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Editorial: April 21, 2011

The issue: Ron Ortiz returning to Central Hardin
Our view:
Law protects jobs of Reservists

When announcing the posting of Ron Ortiz as principal of Brown Street Alternative Education Center, Hardin County Schools Superintendent Nanette Johnston said, “It all fit perfectly, honestly.”

Ortiz said he looked forward to working with the staff and students at Brown Street. But considering the outcome of an investigation following a federal labor department complaint,

it’s now clear that the fit wasn’t quite perfect after all, nor did Ortiz embrace the assignment.

A 27-year U.S. Army Reservist, Ortiz was recalled to active status as a lieutenant colonel in January 2010. At the time, he was serving as principal of Central Hardin High School. After his one-year assignment with the 84th Training Command was fulfilled, Ortiz was not returned to CHHS. Instead, he was placed as chief administrator of the alternative school, a position vacated by the mid-year retirement of Brown Street principal Joe Welch.

At the same time, the district expanded the duties of the Brown Street post to include responsibilities as the district’s dropout prevention administrator. That position was created to develop strategies to increase graduation rates across the district to indirectly fulfill a state education department requirement.

The decision to move Ortiz to the new post appeared to be a good one. Johnston touted his skill set as being strongly aligned with the needs of Brown Street and the dropout prevention assignment, and Ortiz seemingly was on-board with the move.

However, on Jan. 5, 2011, not long after the announcement of his new role, Ortiz filed a complaint with the Department of Labor’s Veterans Employment and Training Service division claiming the district violated his rights by moving him to Brown Street. An inquiry by the U.S. Labor Department supported his claim, determining the move failed to meet requirements of the Uniformed Services Employment and Reemployment Rights Act.

The law is intended to ensure that employees who serve or have served in uniform are not disadvantaged in their civilian careers because of their service; are promptly re-employed in their civilian jobs upon return from duty; and are not discriminated against in employment based on past, present or future military service.

Re-employment in a civilian job can mean a position equivalent to the veteran’s previous job.

From our perspective, it’s disappointing to learn that the repositioning decision surrounding Ortiz’s transfer to Brown Street was in reality not quite what it was positioned to the public to be.

In public and written responses to the federal investigation into the complaint, the district’s attorney and Johnston said the repositioning wasn’t a demotion, that it was done to avoid disruptions in the middle of a school year and that it would have occurred anyway because of performance issues surrounding Ortiz at Central Hardin. Records obtained by this newspaper through a Freedom of Information Act request indicate that Oritz wasn’t fully in agreement or supportive of changes being made. Other documents cite educational deficiencies and suggestions for operational improvement following scholastic audits.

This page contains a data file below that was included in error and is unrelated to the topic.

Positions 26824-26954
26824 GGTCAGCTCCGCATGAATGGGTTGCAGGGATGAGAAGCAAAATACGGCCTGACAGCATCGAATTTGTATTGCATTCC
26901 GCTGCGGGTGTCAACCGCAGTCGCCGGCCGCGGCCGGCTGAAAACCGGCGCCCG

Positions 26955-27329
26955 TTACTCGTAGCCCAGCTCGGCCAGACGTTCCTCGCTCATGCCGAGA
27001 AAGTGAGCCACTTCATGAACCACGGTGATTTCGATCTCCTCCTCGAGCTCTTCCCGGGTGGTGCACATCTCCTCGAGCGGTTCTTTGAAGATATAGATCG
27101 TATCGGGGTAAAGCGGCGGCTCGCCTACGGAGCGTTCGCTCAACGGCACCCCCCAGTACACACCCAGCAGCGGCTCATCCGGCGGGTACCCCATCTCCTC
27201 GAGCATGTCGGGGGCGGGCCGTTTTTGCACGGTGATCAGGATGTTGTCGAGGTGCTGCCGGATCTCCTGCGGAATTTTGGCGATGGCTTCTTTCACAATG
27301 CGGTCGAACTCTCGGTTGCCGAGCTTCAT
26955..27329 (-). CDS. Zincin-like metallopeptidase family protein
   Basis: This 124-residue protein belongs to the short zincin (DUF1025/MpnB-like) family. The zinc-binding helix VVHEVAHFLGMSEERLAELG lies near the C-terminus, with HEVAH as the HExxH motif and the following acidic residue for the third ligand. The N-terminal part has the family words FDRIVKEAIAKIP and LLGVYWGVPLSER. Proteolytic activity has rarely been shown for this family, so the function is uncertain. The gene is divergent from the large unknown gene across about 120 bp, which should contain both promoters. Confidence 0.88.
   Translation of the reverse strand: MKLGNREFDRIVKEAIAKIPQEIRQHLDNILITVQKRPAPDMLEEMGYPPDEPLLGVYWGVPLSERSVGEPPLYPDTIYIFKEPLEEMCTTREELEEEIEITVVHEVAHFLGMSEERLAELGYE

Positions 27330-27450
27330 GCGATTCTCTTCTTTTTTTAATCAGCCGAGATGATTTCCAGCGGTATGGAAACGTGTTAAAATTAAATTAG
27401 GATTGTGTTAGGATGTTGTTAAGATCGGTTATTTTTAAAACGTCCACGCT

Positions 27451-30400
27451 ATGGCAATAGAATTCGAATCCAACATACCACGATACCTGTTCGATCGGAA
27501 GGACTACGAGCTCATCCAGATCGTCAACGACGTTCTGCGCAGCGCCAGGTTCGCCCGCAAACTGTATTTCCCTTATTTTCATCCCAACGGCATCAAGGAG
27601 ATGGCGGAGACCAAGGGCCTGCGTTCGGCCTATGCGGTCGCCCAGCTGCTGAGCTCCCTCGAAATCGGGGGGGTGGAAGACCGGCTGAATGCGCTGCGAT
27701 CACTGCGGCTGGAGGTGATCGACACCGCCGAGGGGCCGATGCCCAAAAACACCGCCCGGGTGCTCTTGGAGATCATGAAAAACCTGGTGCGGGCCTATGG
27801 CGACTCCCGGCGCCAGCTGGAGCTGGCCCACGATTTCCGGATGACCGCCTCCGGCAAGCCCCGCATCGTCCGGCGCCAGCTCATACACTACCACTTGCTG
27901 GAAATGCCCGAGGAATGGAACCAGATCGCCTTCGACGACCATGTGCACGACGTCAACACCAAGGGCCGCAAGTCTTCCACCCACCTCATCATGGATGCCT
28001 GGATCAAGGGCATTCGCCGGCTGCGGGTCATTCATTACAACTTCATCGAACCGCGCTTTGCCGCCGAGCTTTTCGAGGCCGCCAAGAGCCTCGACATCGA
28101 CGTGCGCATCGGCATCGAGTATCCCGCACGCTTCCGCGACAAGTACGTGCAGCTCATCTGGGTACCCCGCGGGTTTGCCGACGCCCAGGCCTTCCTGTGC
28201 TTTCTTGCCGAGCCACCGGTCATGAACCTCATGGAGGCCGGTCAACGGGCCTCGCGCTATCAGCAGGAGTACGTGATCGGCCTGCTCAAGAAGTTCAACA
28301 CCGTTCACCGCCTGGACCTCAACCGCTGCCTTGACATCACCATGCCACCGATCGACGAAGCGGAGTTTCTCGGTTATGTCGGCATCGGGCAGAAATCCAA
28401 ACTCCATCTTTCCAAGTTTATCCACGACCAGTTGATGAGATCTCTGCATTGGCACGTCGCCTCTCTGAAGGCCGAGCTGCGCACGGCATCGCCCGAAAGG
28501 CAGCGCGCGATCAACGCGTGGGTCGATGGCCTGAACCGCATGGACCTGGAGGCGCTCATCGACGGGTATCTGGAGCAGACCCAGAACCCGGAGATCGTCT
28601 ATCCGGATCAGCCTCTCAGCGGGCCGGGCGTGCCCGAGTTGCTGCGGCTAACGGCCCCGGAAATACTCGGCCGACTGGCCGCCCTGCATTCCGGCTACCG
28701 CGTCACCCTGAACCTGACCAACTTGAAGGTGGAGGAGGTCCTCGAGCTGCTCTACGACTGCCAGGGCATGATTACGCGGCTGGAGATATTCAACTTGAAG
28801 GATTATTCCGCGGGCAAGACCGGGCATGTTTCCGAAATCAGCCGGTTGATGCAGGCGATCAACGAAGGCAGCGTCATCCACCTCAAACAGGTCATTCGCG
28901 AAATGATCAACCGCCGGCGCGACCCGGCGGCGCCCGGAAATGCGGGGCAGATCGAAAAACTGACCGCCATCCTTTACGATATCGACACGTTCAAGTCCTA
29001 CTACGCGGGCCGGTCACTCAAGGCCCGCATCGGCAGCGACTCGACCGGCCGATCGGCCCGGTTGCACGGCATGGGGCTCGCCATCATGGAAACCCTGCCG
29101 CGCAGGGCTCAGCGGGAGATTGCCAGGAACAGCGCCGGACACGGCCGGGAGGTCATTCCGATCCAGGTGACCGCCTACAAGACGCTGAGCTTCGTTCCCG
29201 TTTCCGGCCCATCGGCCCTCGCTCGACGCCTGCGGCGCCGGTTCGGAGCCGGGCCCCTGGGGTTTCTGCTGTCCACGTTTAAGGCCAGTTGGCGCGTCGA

The district is justified in expecting its administrators to be on board with its strategies and tactics. It’s also important that it be able to address performance issues regarding its employees, especially those in top administrative positions. In fact, we and every parent with a child in a classroom expect that accountability.

Disappointingly, this case leaves us with the concerning impression that Johnston and the district chose to deal with those surrounding Ortiz by moving him elsewhere. That should never happen.

It’s equally disappointing to think that students of Brown Street — those whose academic success is most at-risk — weren’t given the fair shake they deserved because of the circumstances involving this decision. Students there, many of whom struggle with issues of poor self-esteem and misperceptions that they aren’t wanted, should not be taught under the direction of a leader who doesn’t want to be there.

And in a military community such as ours, the risk of not having the same or equally similar job to return to after duty to the nation has been fulfilled is the last thing reservists, guard members and their families should have to worry about.

It appears the district and Ortiz have reached a mutually satisfactory agreement with his decision to return to the CHHS principal position – and it is one that fully adheres to the employment protections afforded by USERRA. Johnston said when Ortiz returns to Central in July, he’s committed to following the course set at the high school during his active duty absence. We trust that’s the case and wish him success as he returns.

We’re also encouraged to learn through this week’s announcement that Robert King will move to Brown Street. Saying the position allows him a chance to focus his passion in helping at-risk students succeed socially, emotionally and academically, King said the kids there “need someone to believe in them.”

We couldn’t agree more.

This editorial represents a consensus of The News-Enterprise editorial board.